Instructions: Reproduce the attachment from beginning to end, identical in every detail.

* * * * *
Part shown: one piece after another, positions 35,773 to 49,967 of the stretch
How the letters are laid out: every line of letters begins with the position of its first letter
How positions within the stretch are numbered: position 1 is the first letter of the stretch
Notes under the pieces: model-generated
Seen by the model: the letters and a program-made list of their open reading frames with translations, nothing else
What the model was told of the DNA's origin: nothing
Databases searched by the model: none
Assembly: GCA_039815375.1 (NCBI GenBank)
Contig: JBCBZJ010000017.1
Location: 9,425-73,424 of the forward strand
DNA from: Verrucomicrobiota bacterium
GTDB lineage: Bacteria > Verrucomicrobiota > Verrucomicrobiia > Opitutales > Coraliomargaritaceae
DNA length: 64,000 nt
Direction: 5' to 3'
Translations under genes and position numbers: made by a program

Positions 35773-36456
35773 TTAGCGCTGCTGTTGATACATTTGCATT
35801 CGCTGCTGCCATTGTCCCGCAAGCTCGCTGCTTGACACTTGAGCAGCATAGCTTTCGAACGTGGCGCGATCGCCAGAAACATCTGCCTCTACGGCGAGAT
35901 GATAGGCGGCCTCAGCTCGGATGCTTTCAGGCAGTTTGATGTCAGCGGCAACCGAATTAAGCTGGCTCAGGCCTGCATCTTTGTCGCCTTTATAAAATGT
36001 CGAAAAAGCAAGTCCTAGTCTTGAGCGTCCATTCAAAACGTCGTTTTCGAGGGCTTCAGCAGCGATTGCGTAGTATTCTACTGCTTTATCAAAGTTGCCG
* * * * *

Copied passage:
Part shown: one piece after another, positions 35,773 to 49,967 of the stretch
How the letters are laid out: every line of letters begins with the position of its first letter
How positions within the stretch are numbered: position 1 is the first letter of the stretch
Notes under the pieces: model-generated
Seen by the model: the letters and a program-made list of their open reading frames with translations, nothing else
What the model was told of the DNA's origin: nothing
Databases searched by the model: none
Assembly: GCA_039815375.1 (NCBI GenBank)
Contig: JBCBZJ010000017.1
Location: 9,425-73,424 of the forward strand
DNA from: Verrucomicrobiota bacterium
GTDB lineage: Bacteria > Verrucomicrobiota > Verrucomicrobiia > Opitutales > Coraliomargaritaceae
DNA length: 64,000 nt
Direction: 5' to 3'
Translations under genes and position numbers: made by a program

Positions 35773-36456
35773 TTAGCGCTGCTGTTGATACATTTGCATT
35801 CGCTGCTGCCATTGTCCCGCAAGCTCGCTGCTTGACACTTGAGCAGCATAGCTTTCGAACGTGGCGCGATCGCCAGAAACATCTGCCTCTACGGCGAGAT
35901 GATAGGCGGCCTCAGCTCGGATGCTTTCAGGCAGTTTGATGTCAGCGGCAACCGAATTAAGCTGGCTCAGGCCTGCATCTTTGTCGCCTTTATAAAATGT
36001 CGAAAAAGCAAGTCCTAGTCTTGAGCGTCCATTCAAAACGTCGTTTTCGAGGGCTTCAGCAGCGATTGCGTAGTATTCTACTGCTTTATCAAAGTTGCCG